The MESA Correspondent volunteers report on the latest in malaria research from conferences around the world. The synopses are shared online, enabling people who could not attend the meeting to read about the latest advances. The MESA Correspondents Program is a collaboration between MESA and the conference organizers.
Busari Lateef Oluwatoyin, Jaipal Singh, Nathalie Amvongo Adjia, Manuela Runge, Ivan Mbogo, Núria Balanza, Nutpakal Ketprasit, Rebecca Pwalia, Lilian Mbaisi Ang'ang'o, Ntui Vincent Ntui-Njock and Jenna Zuromski will cover the science and discussions from the ASTMH 2020 Annual Meeting, which will take place for the first time virtually due to the COVID-19 situation, on November 15 - 19, 2020. Summaries will be posted online on the MESA Correspondents page and on MalariaWorld.
Busari Lateef Oluwatoyin is a PhD Student of parasitology and vector biology at the Osun State University (Nigeria). "Working as a MESA correspondent is indeed a privilege, an opportunity to learn, career development and a render humanitarian service."
Jaipal Singh is currently working as an Entomologist at National level in the Global Fund grant for malaria at Directorate of Malaria Control Islamabad (Pakistan). His experience and expertise in the field of Malaria Entomology and Vector Control in Directorate of Malaria Control (DOMC) are his strengths to work for Malaria control and elimination. "I consider this ASTMH conference a great opportunity to be in a circle of international Malaria experts."
Nathalie Amvongo Adjia is a Research Officer at the Institute of Medical Research and Medicinal Plant Studies (Cameroon) and a PhD candidate of Parasitology of the University of Yaoundé 1. Her research relates to the bionomics and molecular basis of insecticide resistance in malaria vectors from wetlands across the Cameroon volcanic line. "I am always very excited to learn about the opportunity to join the MESA correspondent team."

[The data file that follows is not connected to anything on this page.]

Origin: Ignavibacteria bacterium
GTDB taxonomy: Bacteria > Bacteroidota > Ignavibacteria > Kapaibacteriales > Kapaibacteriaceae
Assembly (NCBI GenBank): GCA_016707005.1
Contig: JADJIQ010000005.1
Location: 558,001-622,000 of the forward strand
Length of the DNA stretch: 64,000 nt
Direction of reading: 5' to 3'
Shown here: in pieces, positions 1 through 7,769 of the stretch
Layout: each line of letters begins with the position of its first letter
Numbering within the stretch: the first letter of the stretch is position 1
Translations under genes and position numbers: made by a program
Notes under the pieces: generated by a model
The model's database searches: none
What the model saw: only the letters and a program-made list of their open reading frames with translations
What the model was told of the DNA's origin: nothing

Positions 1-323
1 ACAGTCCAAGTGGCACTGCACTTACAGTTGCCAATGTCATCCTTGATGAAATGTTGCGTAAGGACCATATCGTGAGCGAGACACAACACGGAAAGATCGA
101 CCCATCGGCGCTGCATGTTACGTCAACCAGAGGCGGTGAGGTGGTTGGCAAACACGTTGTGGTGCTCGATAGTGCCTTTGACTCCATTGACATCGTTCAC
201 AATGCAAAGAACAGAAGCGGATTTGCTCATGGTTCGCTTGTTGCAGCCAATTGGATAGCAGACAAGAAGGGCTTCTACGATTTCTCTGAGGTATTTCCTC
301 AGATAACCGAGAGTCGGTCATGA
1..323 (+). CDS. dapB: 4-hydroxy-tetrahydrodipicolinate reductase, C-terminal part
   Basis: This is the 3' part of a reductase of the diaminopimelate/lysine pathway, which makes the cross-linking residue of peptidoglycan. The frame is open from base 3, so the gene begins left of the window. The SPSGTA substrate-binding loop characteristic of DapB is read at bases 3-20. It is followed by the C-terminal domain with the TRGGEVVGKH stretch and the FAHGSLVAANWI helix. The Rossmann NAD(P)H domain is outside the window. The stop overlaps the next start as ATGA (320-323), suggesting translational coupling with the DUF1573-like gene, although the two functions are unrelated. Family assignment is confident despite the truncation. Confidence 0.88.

Manuela Runge (Northwestern University, USA) is a malaria epidemiologist with a PhD in the application of mathematical modelling of malaria control interventions to inform strategic planning in Tanzania and are currently shifting my focus towards within host-dynamics of malaria. "In 2018 I had the opportunity to join the MESA correspondent program at the MIM in Dakar, which was a remarkable experience. Now in 2020, I would like to repeat the experience as a MESA correspondent and use the opportunity to get the newest insights into the biology and pathology of the malaria parasite."
Ivan Mbogo currently works at the Evolutionary Neurobiology Unit, Okinawa Institute of Science & Technology (Japan). As he winds up my PhD research, he believes that his acquired interdisciplinary skills make a valuable asset towards helping in the elimination of malaria, specifically in Uganda. "Being a MESA correspondent will bring me closer to the current research in various malaria fields. As I search for a post-doctoral lab, this will be of great importance to me in choosing the research area to focus on."